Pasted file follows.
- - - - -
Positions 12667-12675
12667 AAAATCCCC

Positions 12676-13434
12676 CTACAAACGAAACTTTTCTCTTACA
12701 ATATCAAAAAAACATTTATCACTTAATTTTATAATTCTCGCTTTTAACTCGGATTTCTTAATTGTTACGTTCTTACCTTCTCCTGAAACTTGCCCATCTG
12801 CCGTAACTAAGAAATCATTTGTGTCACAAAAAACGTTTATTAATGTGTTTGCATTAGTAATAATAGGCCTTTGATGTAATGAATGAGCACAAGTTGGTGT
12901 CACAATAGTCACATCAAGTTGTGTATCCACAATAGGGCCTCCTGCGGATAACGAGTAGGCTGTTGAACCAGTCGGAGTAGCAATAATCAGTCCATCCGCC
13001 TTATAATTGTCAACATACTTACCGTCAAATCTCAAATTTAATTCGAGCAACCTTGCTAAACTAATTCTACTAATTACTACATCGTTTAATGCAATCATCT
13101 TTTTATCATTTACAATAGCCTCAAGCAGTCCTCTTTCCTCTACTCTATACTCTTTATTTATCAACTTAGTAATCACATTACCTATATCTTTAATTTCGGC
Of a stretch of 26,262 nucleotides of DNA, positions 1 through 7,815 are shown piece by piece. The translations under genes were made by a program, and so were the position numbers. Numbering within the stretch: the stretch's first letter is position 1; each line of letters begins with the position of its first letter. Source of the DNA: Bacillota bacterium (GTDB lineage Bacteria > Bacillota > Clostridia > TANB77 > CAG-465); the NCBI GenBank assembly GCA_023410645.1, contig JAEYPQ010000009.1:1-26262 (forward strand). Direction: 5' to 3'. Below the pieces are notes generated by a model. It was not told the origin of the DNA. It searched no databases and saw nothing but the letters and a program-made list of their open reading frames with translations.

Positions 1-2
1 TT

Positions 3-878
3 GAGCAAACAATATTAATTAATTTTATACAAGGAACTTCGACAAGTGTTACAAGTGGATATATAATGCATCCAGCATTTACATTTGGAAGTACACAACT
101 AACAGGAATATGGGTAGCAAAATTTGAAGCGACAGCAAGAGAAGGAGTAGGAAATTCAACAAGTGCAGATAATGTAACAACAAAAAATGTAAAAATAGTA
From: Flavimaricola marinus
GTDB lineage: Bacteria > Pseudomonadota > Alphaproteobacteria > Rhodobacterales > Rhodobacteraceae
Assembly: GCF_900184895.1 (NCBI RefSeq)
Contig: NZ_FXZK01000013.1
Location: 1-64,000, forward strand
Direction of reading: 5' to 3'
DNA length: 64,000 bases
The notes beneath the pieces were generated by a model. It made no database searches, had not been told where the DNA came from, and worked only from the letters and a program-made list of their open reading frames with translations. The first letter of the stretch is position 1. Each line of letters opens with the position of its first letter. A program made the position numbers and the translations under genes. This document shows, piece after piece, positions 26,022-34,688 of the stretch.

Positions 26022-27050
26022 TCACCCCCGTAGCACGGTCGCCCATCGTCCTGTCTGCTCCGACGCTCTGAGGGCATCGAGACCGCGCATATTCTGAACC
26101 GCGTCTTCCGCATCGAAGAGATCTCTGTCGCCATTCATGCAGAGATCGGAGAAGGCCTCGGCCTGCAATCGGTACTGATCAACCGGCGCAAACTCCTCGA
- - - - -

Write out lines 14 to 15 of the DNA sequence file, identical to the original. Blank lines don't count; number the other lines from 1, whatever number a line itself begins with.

3 GAGCAAACAATATTAATTAATTTTATACAAGGAACTTCGACAAGTGTTACAAGTGGATATATAATGCATCCAGCATTTACATTTGGAAGTACACAACT
101 AACAGGAATATGGGTAGCAAAATTTGAAGCGACAGCAAGAGAAGGAGTAGGAAATTCAACAAGTGCAGATAATGTAACAACAAAAAATGTAAAAATAGTA